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  • mbenkerumass 9:00 am on January 27, 2020 Permalink | Reply
    Tags: ADS,   

    Messing with Substrates (10 GHz bandpass filter) [silly] 

    In this post we will take a reasonable 10 GHz bandpass filter (at least for a new grad student) and see how a new substrate will change how this filter works.

    This is the original bandpass filter with the standard substrate:



    If you can read the numbers on the above pic, you could also build this filter. Let’s get a better picture of what the substrate is for the original circuit:



    Let’s try a silicon dielectric, shall we?


    One thing is for sure – it’s not a bandpass filter anymore.messybpsilicon2


    Let’s add a 20 mil Indium conductive layer below the dielectric:


    Voilà! It’s centered at 8 GHz! Brilliant!



    Here’s a thought – how well does your bandpass filter work underwater?


    It looks like your bandpass filter might give you a little gain there at some frequencies in water!messybpwater2


  • mbenkerumass 9:09 pm on January 26, 2020 Permalink | Reply
    Tags: ADS,   

    Microstrip Lange Coupler (5 GHz) 

    The Lange Microstrip (quadrature) coupler is known for it’s low loss, wide bandwidth and compact layout. Similar to other couplers, it consists of an isolated port, through port and coupled port.

    You can build a microstrip Lange coupler using the DesignGuide tool in ADS:



    These are the results for the equation-based simulation. These results admittedly look considerably better.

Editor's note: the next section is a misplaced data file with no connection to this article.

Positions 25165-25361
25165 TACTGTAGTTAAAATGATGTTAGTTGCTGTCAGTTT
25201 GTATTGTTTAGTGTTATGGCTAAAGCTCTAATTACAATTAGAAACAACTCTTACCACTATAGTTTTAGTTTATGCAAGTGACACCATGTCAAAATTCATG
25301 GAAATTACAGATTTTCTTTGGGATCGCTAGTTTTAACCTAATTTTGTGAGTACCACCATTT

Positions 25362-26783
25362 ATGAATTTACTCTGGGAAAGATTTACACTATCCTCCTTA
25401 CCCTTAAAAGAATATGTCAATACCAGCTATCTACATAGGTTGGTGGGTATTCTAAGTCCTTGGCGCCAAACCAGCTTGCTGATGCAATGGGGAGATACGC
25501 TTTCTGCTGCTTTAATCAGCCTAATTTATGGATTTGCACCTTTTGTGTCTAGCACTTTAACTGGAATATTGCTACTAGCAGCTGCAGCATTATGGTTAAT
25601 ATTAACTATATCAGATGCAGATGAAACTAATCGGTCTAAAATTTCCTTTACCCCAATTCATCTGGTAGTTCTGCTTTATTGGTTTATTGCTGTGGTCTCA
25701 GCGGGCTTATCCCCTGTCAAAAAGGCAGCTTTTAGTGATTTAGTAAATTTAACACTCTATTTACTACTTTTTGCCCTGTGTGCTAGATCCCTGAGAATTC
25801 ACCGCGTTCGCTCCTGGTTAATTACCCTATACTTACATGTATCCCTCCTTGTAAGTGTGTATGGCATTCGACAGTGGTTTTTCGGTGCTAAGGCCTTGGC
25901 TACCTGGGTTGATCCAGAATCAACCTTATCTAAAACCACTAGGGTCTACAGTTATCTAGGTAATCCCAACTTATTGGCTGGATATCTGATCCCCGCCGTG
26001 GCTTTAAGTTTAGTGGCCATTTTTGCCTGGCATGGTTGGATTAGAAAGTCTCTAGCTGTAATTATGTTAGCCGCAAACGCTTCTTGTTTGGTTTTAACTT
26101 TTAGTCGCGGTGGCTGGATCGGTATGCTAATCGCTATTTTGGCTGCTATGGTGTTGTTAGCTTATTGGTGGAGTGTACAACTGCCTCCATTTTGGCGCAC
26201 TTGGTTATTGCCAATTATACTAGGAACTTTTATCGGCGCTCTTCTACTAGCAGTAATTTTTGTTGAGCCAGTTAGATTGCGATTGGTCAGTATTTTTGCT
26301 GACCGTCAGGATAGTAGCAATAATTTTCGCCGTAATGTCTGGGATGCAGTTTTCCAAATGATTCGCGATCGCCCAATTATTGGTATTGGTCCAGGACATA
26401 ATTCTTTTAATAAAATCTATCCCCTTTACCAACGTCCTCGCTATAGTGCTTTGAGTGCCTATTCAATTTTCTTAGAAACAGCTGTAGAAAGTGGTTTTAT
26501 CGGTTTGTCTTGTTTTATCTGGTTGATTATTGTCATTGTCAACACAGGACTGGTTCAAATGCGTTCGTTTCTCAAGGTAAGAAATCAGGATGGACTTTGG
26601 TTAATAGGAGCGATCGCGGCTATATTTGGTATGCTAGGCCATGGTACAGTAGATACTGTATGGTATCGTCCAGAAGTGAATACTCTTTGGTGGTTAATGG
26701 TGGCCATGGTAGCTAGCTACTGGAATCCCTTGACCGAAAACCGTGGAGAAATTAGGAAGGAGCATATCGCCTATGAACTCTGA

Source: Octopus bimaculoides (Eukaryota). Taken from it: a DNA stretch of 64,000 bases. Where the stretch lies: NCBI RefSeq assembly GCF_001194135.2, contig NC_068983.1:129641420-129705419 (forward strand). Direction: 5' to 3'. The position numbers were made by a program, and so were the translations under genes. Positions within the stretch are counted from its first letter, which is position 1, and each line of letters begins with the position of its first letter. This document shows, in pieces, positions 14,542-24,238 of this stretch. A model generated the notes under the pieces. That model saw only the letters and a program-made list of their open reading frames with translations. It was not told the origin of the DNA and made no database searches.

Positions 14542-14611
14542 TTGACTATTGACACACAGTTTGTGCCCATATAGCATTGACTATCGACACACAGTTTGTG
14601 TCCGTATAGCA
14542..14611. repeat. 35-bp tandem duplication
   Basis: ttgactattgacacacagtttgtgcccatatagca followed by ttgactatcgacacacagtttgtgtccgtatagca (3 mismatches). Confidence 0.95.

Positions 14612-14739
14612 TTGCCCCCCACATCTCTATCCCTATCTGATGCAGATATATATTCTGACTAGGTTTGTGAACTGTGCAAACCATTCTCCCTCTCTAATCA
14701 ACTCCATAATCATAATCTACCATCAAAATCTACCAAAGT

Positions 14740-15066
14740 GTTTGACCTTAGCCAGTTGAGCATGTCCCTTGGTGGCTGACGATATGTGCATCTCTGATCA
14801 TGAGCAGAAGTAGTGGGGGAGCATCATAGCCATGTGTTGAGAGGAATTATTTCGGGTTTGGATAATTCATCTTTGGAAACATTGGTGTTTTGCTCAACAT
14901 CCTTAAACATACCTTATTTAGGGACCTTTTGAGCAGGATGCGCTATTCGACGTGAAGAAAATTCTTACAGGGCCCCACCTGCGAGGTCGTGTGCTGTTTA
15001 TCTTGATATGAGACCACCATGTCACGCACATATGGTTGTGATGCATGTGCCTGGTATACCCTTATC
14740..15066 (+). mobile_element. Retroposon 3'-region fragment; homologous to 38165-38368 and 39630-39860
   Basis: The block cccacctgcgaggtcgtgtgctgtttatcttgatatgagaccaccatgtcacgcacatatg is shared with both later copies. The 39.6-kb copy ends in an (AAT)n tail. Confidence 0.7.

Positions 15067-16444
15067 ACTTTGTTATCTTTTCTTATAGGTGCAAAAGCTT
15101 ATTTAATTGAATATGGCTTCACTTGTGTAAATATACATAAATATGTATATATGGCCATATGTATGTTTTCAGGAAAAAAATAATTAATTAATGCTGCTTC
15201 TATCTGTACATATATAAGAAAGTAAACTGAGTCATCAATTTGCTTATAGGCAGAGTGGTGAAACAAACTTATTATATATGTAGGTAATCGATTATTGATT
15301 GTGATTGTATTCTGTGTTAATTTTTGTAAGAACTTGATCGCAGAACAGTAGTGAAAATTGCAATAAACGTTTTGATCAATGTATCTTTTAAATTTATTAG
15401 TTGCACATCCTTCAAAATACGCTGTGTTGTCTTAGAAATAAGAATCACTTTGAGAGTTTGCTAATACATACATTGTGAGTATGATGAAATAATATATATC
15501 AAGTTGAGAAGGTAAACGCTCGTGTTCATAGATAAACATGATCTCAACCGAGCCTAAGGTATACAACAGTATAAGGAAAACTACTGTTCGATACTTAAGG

This is the substrate used:



    These are the results for the momentum simulation. Admittedly, some tuning would improve this considerable.


    And here is the layout component:


  • mbenkerumass 9:00 am on January 19, 2020 Permalink | Reply
    Tags: ADS   

    027/100 Shunt Reactance on Smith Chart 

    Example 3.5-2A: Measure the effect of susceptance on Smith Chart impedance matching.

    First, build the circuit and run the Smith Chart Matching tool.


    A shunt capacitor moves in a clockwise direction across the smith chart tool:


    Also note that a shunt inductor moves counter-clockwise across the smith chart tool:


  • mbenkerumass 6:00 am on January 15, 2020 Permalink | Reply
    Tags: ADS   

    Microstrip Double-Stub Load Matching 

    The following matches a 50 Ohm line to a 100 Ohm load at 10 GHz using a double-stub component. This was designed using the ADS passive circuit DesignGuide tool. This method is a great alternative to using the Smith Chart matching tool for lumped elements if you need a microstrip line for matching.






    Momentum simulation result (can be tuned to center better at 10 GHz):


    Layout component:




  • mbenkerumass 9:00 am on January 12, 2020 Permalink | Reply
    Tags: ADS   

    026/100 Lumped Element Smith Chart Movements: Series Inductor 

    Example 3.5-1: Measure the amount of movement caused by the reactance added to the circuit below. Measure the change from the starting point to the end point on the Smith Chart.